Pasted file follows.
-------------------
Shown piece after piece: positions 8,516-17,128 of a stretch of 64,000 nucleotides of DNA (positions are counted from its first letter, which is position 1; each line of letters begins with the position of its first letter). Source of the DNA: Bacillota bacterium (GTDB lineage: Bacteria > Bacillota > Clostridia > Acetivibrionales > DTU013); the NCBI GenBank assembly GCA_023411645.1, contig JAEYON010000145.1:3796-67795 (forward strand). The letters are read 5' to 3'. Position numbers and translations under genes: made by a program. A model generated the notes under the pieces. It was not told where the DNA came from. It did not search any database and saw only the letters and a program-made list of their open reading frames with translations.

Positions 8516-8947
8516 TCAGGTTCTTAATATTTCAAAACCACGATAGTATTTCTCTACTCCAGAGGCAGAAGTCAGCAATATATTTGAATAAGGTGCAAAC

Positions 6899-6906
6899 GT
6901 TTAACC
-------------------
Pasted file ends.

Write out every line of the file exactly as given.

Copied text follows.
Shown piece after piece: positions 8,516-17,128 of a stretch of 64,000 nucleotides of DNA (positions are counted from its first letter, which is position 1; each line of letters begins with the position of its first letter). Source of the DNA: Bacillota bacterium (GTDB lineage: Bacteria > Bacillota > Clostridia > Acetivibrionales > DTU013); the NCBI GenBank assembly GCA_023411645.1, contig JAEYON010000145.1:3796-67795 (forward strand). The letters are read 5' to 3'. Position numbers and translations under genes: made by a program. A model generated the notes under the pieces. It was not told where the DNA came from. It did not search any database and saw only the letters and a program-made list of their open reading frames with translations.

Positions 8516-8947
8516 TCAGGTTCTTAATATTTCAAAACCACGATAGTATTTCTCTACTCCAGAGGCAGAAGTCAGCAATATATTTGAATAAGGTGCAAAC

Positions 6899-6906
6899 GT
6901 TTAACC